The Manhattan skyline can be seen across the water in this marvellous little film. The setting, the accents, the personalities, the attitudes, and the situations are pure boisterous New York. The central family are all ensnared in complex relationships that ring true, as drama is stirred through with good hearted comedy. "City Island" is marred by an ending that ties up the threads a little too neatly, finishing on an unnecessarily schmaltzy note - even so, this is an island in the sun.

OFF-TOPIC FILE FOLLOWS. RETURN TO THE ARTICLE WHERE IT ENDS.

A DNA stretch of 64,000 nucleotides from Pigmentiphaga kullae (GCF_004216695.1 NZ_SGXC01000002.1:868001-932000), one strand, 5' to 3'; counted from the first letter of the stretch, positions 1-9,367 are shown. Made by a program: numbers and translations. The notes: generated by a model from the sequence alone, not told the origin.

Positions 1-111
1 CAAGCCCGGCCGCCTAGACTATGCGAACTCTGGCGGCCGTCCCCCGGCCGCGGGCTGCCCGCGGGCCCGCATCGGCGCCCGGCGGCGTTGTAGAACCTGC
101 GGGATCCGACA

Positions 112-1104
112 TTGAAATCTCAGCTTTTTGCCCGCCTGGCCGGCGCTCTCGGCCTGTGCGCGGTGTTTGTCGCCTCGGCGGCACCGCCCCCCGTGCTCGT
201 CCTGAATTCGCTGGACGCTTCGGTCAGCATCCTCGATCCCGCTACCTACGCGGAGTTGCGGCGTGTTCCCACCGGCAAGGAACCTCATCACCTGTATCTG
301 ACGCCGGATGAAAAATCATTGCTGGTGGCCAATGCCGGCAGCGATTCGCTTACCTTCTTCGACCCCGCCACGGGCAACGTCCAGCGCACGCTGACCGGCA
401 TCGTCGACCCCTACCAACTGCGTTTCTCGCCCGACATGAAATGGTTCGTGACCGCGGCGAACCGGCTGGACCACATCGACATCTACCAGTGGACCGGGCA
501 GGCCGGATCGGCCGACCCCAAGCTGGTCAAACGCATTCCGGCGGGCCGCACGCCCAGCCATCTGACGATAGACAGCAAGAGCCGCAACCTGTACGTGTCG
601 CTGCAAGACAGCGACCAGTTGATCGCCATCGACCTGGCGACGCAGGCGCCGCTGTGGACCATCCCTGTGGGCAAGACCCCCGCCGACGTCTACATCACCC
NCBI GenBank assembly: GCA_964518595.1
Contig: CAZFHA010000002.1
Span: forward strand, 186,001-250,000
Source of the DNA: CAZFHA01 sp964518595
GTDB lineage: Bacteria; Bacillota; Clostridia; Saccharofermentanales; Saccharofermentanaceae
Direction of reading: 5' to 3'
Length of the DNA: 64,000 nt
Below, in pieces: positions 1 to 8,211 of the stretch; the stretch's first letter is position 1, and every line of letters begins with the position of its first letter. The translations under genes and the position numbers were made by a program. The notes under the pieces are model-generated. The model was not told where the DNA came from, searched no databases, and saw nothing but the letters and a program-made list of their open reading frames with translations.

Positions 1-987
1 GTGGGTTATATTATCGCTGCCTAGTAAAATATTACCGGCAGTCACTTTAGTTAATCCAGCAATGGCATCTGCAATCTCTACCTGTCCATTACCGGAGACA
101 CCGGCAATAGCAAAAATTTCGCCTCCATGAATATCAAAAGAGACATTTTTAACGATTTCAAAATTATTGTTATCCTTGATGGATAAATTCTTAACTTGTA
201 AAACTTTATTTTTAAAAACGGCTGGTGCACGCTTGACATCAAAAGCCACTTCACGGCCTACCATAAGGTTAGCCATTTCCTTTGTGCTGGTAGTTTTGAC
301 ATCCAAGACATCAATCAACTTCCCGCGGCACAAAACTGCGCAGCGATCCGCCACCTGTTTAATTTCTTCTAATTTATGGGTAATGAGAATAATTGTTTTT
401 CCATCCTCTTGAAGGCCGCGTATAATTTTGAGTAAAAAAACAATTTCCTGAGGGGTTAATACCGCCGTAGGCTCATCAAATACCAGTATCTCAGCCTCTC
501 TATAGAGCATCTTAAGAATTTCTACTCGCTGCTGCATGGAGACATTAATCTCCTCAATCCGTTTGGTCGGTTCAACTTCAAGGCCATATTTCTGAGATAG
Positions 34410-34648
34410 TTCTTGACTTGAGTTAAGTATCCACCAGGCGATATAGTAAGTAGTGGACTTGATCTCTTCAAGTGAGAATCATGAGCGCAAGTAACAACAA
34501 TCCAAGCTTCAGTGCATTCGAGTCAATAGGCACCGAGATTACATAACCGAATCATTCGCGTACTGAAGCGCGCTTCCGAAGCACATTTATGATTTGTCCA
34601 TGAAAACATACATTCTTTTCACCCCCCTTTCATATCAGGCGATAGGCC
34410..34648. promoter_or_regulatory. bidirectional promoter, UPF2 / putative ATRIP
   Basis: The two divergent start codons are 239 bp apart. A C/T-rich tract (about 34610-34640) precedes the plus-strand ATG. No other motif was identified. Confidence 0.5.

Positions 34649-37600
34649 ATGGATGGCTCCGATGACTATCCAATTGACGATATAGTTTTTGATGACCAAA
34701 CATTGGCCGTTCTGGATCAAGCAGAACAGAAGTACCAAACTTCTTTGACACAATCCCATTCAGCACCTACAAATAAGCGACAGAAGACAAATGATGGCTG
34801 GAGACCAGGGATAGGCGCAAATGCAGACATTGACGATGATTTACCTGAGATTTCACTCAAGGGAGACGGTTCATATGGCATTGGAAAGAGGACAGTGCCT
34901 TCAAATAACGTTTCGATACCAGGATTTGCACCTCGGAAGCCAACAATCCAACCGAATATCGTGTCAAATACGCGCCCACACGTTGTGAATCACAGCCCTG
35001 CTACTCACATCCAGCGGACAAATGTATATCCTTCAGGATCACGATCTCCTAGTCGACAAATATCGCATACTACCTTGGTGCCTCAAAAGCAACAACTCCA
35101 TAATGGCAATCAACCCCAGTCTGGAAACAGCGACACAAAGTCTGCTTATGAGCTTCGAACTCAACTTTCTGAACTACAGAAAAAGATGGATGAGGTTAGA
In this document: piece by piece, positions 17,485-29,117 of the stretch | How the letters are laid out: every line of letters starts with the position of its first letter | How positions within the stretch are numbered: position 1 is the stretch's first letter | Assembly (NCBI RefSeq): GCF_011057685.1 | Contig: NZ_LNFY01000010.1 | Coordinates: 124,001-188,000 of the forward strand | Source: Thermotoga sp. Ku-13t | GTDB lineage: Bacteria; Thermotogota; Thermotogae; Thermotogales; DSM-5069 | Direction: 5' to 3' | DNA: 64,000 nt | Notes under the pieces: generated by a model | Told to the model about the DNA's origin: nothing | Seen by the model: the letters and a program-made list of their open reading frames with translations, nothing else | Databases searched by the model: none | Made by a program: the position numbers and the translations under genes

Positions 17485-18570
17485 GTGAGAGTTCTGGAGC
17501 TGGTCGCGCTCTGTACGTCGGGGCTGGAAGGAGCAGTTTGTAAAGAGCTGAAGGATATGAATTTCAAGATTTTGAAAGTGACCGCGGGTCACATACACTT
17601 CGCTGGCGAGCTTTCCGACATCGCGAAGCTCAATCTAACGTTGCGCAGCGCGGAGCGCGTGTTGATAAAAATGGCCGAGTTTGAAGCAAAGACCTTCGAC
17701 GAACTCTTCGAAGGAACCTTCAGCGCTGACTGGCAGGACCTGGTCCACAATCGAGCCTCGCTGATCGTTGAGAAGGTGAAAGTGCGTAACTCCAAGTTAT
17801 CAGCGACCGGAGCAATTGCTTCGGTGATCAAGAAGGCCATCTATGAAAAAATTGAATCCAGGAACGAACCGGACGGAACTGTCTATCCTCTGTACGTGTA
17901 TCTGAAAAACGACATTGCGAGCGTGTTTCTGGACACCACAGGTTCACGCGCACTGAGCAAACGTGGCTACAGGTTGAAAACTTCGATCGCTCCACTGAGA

Harry BrownAnthony Macali
An elderly ex-serviceman and widower looks to avenge his best friend's murder by doling out his own form of justice.
"Harry Brown" is an exceptionally made film, but the revenge takes too long, drawn out to a point where the comeuppance just doesn't match the build-up. There are great depictions of drug-dealer dwellings and troubled youth, creating a genuine sense of discomfort and distress. Invariably such a setup brings violence, including a curiously riotous ending, but digitised blood spurts just don't have the same impact as traditional cinema wounds. Dark and dangerous but a little too slow.
Fish TankAnne Murphy
Everything changes for 15 year old Mia when her mum brings home a new boyfriend.